Results of the RFBR project 18-55-76002 in 2018
The widespread use of geosynthetic materials in hydraulic engineering is due to the enormous economic effect. It is considered that geosynthetic materials, if properly treated with antioxidants, will serve in underwater structures for at least 100 years (under conditions of limited access of oxygen and low temperatures). However, the effects of sea, sun, wind and people affect geosynthetics, which is used in shore protection. And it collapses. This can become sources of a new type of pollutant – residues (debris) of geotextile materials, which later turn into microparticles (known as microplastic) that are dangerous to the environment.
In the course of research in 2018, information on the parameters of 13 coastal defenses on the coast of the Kaliningrad Oblast (Russian territory in the South-Eastern Baltic), in which geosynthetic materials are used, was obtained and verified. These structures were built over the past 10 years and protect 7 km of the coast. The analysis of the length of the protected coast with the use of geosynthetic materials and the timing of its operation in an aggressive coastal-marine environment was carried out in the project. It was found that in practice such facilities are potential sources of contamination with various synthetic elements.
Monitoring of the beaches of the South-Eastern Baltic showed that fragments of geosynthetic materials from the coastal and engineering structures are unevenly distributed. Several methods of searching for fragments of geosynthetic materials have been tested, as a result of which a method of “Continuous visual scanning” has been developed. This technique allows to objectively assess the degree of pollution of beaches with geosynthetic materials. It was revealed that the greatest visible effect in the pollution of beaches is made by the remnants of woven textiles (big bags / bags), actively breaking up into fibers. These fibers migrate along the coast, settling on the beach and at the bottom. Fragments of nonwoven geotextiles (such as dornit) from the protective berms / blind area enter the marine environment in large quantities.
29 expedition exits (during June – November 2018) were conducted to survey the state of pollution of the coastal strip of the Kaliningrad Oblast. The entire coast (135 km) of the Vistula and Curonian Spit, the western and northern coasts of the Sambian Peninsula were surveyed by using the “Continuous visual scanning” methodic. The remains of geosynthetic materials used in the shore protection structures (dornit, geogrids, geo cells, gabion braids), as well as other materials (Big bags, colored rods, car tires, fishing nets, ropes / ropes) were found.
Table 1. Examples of the state of different types of geosynthetic materials
non- worn out
|Worn out||High worn out|
The dimensions of the remnants of geosynthetic materials, that were found on the beach and in the riparian strip of the shores of the Kaliningrad Oblast, vary from a few centimeters to several meters.
The primary analysis of the data obtained showed strong contamination with residues of geosynthetic material and other large debris on the northern coast of the Sambian Peninsula and on the Curonian Spit. Similar pollution on the western coast of the Sambian Peninsula and on the Vistula Spit is practically not found, which correlates with the location of the main engineering structures.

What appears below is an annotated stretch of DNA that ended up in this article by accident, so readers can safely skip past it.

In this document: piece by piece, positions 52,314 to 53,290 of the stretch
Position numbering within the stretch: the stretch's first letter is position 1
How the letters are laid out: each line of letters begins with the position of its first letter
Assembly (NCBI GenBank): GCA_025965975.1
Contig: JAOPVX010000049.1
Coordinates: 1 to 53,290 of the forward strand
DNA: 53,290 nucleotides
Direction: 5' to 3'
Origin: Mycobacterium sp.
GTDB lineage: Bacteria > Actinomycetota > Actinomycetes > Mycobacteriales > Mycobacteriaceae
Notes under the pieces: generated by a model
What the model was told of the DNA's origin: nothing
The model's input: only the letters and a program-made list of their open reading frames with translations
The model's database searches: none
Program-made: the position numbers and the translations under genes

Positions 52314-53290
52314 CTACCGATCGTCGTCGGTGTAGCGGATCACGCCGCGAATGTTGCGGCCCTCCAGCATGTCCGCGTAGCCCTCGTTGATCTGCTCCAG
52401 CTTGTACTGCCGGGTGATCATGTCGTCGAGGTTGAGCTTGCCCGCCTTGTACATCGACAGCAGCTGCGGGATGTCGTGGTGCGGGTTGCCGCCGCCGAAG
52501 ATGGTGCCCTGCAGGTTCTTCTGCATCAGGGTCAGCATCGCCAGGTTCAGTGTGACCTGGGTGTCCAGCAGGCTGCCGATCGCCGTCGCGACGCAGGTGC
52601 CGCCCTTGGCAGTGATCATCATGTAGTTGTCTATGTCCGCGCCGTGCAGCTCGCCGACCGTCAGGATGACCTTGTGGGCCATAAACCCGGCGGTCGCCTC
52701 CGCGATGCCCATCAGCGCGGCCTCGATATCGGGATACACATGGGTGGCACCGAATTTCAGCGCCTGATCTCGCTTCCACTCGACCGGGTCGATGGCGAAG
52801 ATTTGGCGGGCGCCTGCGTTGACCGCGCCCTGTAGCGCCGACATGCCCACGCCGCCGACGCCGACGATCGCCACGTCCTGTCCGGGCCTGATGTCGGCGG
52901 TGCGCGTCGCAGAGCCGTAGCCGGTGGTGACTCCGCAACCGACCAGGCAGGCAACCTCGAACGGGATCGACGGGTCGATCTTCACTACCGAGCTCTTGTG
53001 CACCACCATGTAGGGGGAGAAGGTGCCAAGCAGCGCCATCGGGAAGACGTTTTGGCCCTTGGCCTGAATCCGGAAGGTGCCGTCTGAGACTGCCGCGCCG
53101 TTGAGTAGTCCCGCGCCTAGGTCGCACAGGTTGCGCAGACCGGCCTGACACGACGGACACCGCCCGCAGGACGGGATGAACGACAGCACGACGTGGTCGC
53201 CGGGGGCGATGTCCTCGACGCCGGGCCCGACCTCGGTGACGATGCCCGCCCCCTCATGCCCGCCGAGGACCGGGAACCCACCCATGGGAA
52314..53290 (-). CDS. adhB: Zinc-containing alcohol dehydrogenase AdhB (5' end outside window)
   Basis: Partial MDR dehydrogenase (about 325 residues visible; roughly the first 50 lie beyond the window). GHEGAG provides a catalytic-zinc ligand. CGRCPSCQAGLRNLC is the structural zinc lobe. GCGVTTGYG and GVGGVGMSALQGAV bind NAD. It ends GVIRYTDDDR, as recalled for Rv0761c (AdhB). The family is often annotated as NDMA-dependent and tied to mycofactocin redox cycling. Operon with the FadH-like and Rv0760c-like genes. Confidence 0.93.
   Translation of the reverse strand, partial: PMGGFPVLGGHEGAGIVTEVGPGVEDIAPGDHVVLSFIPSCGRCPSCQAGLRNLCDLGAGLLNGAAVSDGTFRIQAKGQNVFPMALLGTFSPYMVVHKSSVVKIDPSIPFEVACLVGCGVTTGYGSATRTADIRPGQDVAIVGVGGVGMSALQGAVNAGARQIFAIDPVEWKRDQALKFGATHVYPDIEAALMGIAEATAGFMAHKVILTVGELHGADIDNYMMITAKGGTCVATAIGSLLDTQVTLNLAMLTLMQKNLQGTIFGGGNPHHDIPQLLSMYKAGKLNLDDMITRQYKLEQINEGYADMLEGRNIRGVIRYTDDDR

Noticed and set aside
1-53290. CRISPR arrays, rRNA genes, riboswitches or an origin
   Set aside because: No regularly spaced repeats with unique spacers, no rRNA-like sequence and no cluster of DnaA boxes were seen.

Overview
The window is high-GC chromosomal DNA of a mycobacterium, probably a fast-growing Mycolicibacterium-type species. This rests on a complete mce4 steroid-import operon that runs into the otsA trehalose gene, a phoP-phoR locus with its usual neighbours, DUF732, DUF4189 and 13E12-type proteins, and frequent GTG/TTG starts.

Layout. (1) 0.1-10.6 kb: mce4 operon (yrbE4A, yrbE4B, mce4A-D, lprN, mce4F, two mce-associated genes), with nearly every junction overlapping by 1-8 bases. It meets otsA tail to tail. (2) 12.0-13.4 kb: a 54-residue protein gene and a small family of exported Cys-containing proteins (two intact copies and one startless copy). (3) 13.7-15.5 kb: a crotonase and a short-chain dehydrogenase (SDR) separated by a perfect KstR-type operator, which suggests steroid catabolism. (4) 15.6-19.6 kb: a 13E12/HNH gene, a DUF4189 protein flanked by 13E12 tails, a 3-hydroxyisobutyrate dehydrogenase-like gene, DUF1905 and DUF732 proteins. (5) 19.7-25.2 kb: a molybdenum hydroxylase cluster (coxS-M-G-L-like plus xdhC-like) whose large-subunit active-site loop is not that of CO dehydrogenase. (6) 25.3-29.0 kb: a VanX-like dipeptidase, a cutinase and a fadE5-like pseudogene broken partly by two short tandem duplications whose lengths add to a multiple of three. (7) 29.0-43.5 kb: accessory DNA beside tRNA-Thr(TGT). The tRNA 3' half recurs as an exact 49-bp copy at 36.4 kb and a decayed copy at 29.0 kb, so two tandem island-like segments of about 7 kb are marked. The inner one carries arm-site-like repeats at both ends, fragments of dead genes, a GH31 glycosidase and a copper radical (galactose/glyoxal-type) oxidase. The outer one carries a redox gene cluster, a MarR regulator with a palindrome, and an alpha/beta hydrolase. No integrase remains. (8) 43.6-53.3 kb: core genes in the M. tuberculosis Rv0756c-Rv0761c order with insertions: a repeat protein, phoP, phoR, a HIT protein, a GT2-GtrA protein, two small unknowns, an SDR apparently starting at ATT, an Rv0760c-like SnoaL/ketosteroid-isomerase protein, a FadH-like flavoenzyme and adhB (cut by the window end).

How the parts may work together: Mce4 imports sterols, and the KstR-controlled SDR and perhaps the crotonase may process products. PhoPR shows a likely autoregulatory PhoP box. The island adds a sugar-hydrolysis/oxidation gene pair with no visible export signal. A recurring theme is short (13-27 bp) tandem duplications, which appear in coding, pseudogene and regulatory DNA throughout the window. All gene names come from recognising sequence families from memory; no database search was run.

A separate project task is to simulate the behavior of residual geosynthetic materials. It can be implemented using algorithms already implemented by the SHYFEM model. Numerical simulation (with emphasis on the parameterization of the transport of particles of geosynthetic materials) will be based on field data taking into account the typical types of pollutants and their sources. Gabion braids (almost neutral buoyancy) and dornit pieces (sand-rich material heavier than water) will be used as test impurities.
Analysis of the results of surveys of the coastal strip of the Kaliningrad Oblast showed that the bulk of the remnants of geosynthetic materials were found within a radius of 2-5 km from the expected sources, but mostly east of them. This characterizes the existing spacing of these pollutants, which began to appear in the coastal zone after 2010. The most common pollutant can be called the remnants of a sheath from gabions, and their distribution range extends to the Lithuanian border on the Curonian Spit.
Storm episodes and long periods of wind-wave load on the coast lead to active migration of fragments of geosynthetic materials. It is likely that part of the geosynthetic material settles on the coastal slope, and during the storm it migrates with algae and other sedimentary material, is carried to the beach, and can also return to the sea again, undergoing a mechanical impact from the sedimentary material. Fragments of geosynthetics can be transported over fairly long distances by currents.
The greatest visible effect in the pollution of the beaches is made by the remnants of woven textiles that actively break down into fibers. Its migrate along the coast, settling on the beach and at the bottom, pollute the entire coastline, staying deep in the beach or intermingling with algae and other debris. Thus, a known geosynthetic material from a certain source can serve as a tracer for determining the transfer of material by currents.